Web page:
Former CU professor Lesley Smith running for statewide regent seat, says regents need academic experience |

Former CU professor Lesley Smith running for statewide regent seat, says regents need academic experience

Lesley Smith has been teaching professor and researcher with the University of Colorado for 30 years. She's running for the statewide seat on CU's Board of Regents.
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EDWARDS — Lesley Smith says the University of Colorado’s Board of Regents needs her 30 years of education experience.

Smith, a Democrat from Boulder, spent 30 years as a teaching professor and researcher with the University of Colorado. She is running for CU’s statewide regent seat against Republican Ken Montera, a retired corporate executive living in Colorado Springs.

“Nobody has the long-term experience that I have at CU. I would be the only voice of the faculty to serve on the board,” Smith said. “My track record has focused on education through the teaching faculty at CU, the Boulder Valley school board and as the director of a science education program. The Board of Regents seemed like a natural fit.”

“Education should be nonpartisan. Unfortunately, this board has tended toward being very partisan. We need someone who can lead CU into new territory.”Lesley SmithUniversity of Colorado Board of Regents candidate

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Smith, 60, migrated to Colorado 30 years ago for a CU fellowship.

Smith came through the region as part of the Democrats’ statewide bus tour on Friday, Oct. 26, and has campaigned extensively on her own. Everywhere she stops, people have two concerns, she said:

1. CU has forgotten about us.

2. CU is too expensive.

Controlling college costs

The turn of this century may feel like a long time ago, but it wasn’t. She said that in 2000, the state covered two-thirds of the cost of college, leaving students and families to pay for the rest.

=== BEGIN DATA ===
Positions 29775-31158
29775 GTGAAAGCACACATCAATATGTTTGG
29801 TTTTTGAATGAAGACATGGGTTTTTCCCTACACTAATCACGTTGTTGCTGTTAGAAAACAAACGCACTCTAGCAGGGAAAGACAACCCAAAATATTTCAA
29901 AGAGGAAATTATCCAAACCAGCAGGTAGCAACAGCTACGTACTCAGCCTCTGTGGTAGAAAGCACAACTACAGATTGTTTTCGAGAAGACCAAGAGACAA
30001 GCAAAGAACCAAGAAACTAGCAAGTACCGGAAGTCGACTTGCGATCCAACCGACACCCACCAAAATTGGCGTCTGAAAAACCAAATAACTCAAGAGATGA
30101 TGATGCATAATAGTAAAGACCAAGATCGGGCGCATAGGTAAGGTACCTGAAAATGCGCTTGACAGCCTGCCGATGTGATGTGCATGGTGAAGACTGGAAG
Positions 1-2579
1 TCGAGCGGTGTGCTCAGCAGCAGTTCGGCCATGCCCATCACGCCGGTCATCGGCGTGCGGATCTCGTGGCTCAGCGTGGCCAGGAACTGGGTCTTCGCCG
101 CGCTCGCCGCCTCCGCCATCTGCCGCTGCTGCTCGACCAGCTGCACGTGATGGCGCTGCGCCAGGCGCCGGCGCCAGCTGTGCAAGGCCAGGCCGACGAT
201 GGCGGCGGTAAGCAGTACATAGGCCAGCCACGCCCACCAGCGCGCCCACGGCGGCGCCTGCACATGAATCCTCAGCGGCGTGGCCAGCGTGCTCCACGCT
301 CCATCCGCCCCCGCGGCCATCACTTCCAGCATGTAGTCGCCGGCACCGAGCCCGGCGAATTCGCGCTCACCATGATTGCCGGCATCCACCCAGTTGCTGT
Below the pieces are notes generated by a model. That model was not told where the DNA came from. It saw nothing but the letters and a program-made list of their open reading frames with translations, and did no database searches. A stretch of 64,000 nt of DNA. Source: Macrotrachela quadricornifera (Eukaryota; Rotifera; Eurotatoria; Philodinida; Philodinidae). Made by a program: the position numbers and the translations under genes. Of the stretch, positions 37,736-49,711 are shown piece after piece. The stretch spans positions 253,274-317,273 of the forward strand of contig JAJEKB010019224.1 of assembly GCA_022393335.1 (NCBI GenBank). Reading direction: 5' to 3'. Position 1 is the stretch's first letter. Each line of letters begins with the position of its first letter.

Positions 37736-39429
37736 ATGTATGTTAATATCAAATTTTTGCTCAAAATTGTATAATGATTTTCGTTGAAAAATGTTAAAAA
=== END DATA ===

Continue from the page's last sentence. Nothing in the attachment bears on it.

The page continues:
In those 18 years, tuition at CU Boulder has increased four-fold.

Smith points to CU Boulder’s policy of guaranteeing tuition rates for students — the rate they pay as freshman doesn’t increase as they matriculate. She said she would like to extend that to the entire CU system. She also wants to limit class fees, which students pay in addition to tuition, fees and other costs.

She said much of the blame lies at the feet of state lawmakers, who she said have cut higher education funding.

“If we want to maintain our highly educated workforce and do right by our residents, we must reverse this public defunding of higher education,” Smith said.

Many of CU’s 65,000 students are taking classes online, another part of a potential solution. Of those, up to 7,000 could earn degrees by taking classes only online.

Picking a new president

One of the first things CU’s Board of Regents will do is hire a new president. Bruce Benson, a former governor and fundraising machine, has doubled CU’s endowment during his tenure. The 80-year-old Benson will retire in July.

As she campaigns in rural areas, Smith often hears some version of “CU doesn’t love us any more.” She swung through several areas of southern Colorado, including Cortez, where CU used to bring the arts, performances or presentations in the sciences. For some reason, CU doesn’t any longer.

“When that went away, they felt like CU went away,” Smith said.

The new president needs to be visible, as well as faculty and staff, she said, not just on the Front Range but all over the state. Smith said she would be a true statewide regent, more visible with town halls around Colorado.

“Education should be nonpartisan. Unfortunately, this board has tended toward being very partisan. We need someone who can lead CU into new territory,” Smith said.

She pointed out that graduation numbers will decline by 2025.

“The new president should be someone who can move us into the future. We must all move forward together,” Smith said.

More attention

Low-income schools and rural districts need more of CU’s attention, she said. Toward that end, she’s helping CU reach out to communities, as well as community college presidents, looking for ways to leverage their strengths to stretch the state’s education dollars, especially with the gender gap in STEM programs.

“Sciences and engineering are critical to our society, but that does not mean everyone should be in the STEM field,” she said. “It starts at a young age. If they don’t get involved by middle school, you’ve lost them.”

Smith was the first woman aquanaut to live and work in the Aquarius Underwater Research Lab — sort of an underwater space station. She has done aquatic research in the Amazon, the Artic and Colorado’s alpine lakes.

In fact, she filmed a campaign ad in the water in a scuba suit.

She served eight years on the school board of the Boulder Valley School District and four years on Boulder’s Water Resources Advisory Board.

“I love CU and care about it. If I were elected, I would be the only voice of faculty when they vote for a president,” Smith said. “Different backgrounds are important.”

Staff Writer Randy Wyrick can be reached at 970-748-2935 and

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